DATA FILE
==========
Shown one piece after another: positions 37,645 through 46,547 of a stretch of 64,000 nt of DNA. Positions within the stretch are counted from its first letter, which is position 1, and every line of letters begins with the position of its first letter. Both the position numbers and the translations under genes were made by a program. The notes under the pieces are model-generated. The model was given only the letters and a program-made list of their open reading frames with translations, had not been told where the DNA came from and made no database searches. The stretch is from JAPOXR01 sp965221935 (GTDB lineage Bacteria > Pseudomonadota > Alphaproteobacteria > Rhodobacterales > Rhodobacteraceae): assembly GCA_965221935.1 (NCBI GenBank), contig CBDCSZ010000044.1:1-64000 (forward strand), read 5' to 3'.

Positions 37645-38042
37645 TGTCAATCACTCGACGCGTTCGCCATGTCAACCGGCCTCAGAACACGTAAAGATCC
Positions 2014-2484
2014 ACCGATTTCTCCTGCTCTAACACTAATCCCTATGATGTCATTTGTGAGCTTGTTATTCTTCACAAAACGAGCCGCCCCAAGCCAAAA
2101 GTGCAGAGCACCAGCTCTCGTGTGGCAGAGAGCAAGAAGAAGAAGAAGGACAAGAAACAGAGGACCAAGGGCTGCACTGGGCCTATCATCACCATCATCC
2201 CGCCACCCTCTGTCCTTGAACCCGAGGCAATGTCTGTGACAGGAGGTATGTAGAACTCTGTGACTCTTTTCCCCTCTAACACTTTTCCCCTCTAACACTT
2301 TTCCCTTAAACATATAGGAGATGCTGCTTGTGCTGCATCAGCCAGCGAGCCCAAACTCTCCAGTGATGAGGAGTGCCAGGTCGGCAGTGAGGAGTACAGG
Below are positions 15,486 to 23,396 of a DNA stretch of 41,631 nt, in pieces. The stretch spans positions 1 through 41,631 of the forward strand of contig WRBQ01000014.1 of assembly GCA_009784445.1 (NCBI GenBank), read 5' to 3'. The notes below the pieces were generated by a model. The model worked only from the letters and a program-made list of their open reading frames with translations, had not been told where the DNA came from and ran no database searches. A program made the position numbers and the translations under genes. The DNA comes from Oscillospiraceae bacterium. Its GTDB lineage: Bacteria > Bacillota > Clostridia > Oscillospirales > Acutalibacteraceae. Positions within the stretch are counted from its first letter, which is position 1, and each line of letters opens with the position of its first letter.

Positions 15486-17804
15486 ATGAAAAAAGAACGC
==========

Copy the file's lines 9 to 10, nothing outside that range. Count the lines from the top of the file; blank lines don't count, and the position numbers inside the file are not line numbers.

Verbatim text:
Below are positions 15,486 to 23,396 of a DNA stretch of 41,631 nt, in pieces. The stretch spans positions 1 through 41,631 of the forward strand of contig WRBQ01000014.1 of assembly GCA_009784445.1 (NCBI GenBank), read 5' to 3'. The notes below the pieces were generated by a model. The model worked only from the letters and a program-made list of their open reading frames with translations, had not been told where the DNA came from and ran no database searches. A program made the position numbers and the translations under genes. The DNA comes from Oscillospiraceae bacterium. Its GTDB lineage: Bacteria > Bacillota > Clostridia > Oscillospirales > Acutalibacteraceae. Positions within the stretch are counted from its first letter, which is position 1, and each line of letters opens with the position of its first letter.

Positions 15486-17804